After over 72 hours without water in some parts of Overport, due to multiple pipe bursts within close proximity to each other, residents are demanding that municipality make the necessary structural changes to ensure that these water outages are brought to an end.
The first pipe burst late Sunday evening on Peter Mokaba Road (Ridge Road) heading north and was followed by a second pipe burst, the same evening on Centre Street. This is the second incident at the same two locations in the last two months. On Monday afternoon, while repairs at the two locations were being done, a third pipe burst on Granger Place which further delayed the restoration of water supply.
By Tuesday morning, residents were still without water, and were informed that there were a further two pipe bursts on Hartley Road and a second pipe burst in Peter Mokaba Road, which was delaying the return of water supply to the area. Water supply was finally restored late Tuesday evening. The Weekly Gazette spoke to a resident from Centre Street who said,”It is Ramadaan now, and we woke up at 3am Monday morning to find no water. This is completely unacceptable and the fact that it is happening so often is very frustrating.
“How much longer must we continue to accept this? We know the infrastructure is old and needs to be changed, as this is the excuse we keep getting from municipality. The question I have is, why has this not been done yet? We pay our rates on time and yet we have to be treated like second class citizens of this country.”
Speaking to the local councillors, Ward 25 Councillor Hassan Haniff, said, “The burst pipes in Overport are being attended to by municipality but the municipal turn-around time is two to 24 hours, as prescribed by the customer services centre. The multiple pipe bursts did cause a delay but plumbers worked throughout to get water restored. These frequent bursts need to be addressed by municipality and a solution needs to be found. It has been a gruelling three days, as I needed to be at multiple sites to assist in speeding up the repair process, including escalating requests for tankers and ensuring the backfill was done as soon as repairs were made as usually the backfill takes four to five hours to arrange.”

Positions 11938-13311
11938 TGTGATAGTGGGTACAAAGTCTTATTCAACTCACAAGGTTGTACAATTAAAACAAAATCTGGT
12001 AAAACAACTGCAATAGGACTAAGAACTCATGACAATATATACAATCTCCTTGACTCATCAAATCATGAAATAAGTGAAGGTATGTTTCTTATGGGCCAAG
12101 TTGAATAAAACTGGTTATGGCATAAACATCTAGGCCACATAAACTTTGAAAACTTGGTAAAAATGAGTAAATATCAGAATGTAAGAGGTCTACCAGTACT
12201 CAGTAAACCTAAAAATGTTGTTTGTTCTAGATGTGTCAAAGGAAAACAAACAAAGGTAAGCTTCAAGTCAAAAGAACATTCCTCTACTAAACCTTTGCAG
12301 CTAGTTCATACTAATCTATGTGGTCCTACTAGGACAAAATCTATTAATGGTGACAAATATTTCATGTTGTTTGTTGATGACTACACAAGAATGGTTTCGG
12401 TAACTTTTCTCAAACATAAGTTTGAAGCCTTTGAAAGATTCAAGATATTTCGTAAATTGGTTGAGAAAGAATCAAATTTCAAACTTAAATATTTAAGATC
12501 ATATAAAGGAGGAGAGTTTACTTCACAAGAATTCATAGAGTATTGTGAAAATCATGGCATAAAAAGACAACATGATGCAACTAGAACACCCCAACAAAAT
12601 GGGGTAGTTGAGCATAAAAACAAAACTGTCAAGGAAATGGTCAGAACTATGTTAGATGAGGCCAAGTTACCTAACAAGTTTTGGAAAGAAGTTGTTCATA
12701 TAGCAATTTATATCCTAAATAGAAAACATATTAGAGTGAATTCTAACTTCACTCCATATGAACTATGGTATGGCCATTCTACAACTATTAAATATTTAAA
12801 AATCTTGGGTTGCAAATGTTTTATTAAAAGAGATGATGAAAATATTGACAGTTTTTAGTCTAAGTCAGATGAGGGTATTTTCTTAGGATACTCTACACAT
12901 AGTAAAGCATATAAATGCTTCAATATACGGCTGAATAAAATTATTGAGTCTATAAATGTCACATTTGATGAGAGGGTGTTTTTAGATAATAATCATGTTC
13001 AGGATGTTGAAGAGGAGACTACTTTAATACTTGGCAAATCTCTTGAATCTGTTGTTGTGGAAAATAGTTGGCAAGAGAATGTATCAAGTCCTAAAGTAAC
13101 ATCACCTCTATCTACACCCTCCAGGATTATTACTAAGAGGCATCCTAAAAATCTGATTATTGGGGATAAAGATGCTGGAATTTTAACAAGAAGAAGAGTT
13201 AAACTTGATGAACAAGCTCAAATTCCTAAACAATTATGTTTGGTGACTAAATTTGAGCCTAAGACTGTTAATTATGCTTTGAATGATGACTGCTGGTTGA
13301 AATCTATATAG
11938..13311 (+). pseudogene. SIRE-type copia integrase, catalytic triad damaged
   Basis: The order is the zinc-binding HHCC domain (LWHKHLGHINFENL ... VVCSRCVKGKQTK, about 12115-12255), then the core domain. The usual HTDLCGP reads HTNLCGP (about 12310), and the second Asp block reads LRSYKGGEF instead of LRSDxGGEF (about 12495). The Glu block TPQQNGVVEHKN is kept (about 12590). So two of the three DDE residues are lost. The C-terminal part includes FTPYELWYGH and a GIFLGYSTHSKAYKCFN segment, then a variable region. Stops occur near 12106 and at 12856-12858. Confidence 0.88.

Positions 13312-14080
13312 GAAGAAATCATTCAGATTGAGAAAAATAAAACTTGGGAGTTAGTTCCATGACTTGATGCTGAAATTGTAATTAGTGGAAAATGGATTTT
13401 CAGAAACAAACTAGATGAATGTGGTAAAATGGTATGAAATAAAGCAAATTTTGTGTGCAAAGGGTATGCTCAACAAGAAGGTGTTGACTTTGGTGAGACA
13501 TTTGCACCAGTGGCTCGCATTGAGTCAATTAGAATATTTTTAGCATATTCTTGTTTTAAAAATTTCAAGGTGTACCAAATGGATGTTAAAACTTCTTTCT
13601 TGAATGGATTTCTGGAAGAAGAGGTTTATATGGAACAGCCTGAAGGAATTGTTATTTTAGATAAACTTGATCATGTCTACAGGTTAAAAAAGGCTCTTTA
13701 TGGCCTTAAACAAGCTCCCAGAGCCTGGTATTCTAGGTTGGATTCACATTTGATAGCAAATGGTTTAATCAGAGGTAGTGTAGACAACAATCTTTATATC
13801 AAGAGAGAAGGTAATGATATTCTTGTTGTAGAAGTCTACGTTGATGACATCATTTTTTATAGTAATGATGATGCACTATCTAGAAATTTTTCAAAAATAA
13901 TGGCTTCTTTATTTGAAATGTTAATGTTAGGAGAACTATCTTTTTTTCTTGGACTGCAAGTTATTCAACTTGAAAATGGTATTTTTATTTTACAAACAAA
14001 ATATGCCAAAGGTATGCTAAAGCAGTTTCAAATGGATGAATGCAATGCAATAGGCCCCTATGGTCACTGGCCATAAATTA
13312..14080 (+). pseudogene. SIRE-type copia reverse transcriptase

“The continuous burst pipes in Overport and other areas of the city are caused by decaying infrastructure,” said Ward 31 Councillor Chris Pappas.
“Frequent water bursts, many of which are on the same roads, are causing distress and unnecessary suffering in Overport. Numerous requests have been made to the Head of Water and Sanitation to prioritise the maintenance and replacement of ageing infrastructure but these requests have all but been ignored. Three financial years have passed since councillors were elected and no budget allocation has been made to replace water infrastructure,” added Pappas.
Councillor Haniff and Pappas submitted a petition signed by residents of Ward 25 and Ward 31, calling on eThekwini Municipality to address issues on water and sanitation in their area.
Some of their requests include:
- Dedicate sufficient budget to replace ageing water infrastructure in the 2019/2020 financial year.
- Speed up the response time for despatching tankers when there are water outages.
- Speed up the turn-around time for delivering backfill to burst sites.
- Utilise local plumbers to repair bursts / leaks to ensure better quality of workmanship.
The petition was set up by the councillors in partnership with the community after growing frustrations with the high number of water outages caused by pipe bursts in the area. The petition was handed over to city officials at the Regional Budget hearings at the Botanical Gardens. A copy was also sent to the mayor’s office and the city manager’s office. Councillors have given the city 14 days to respond to the petition and will update the community accordingly.
EThekwini Municipality commented that municipal workers were sent on site to fix the pipes, and no further comment was forthcoming.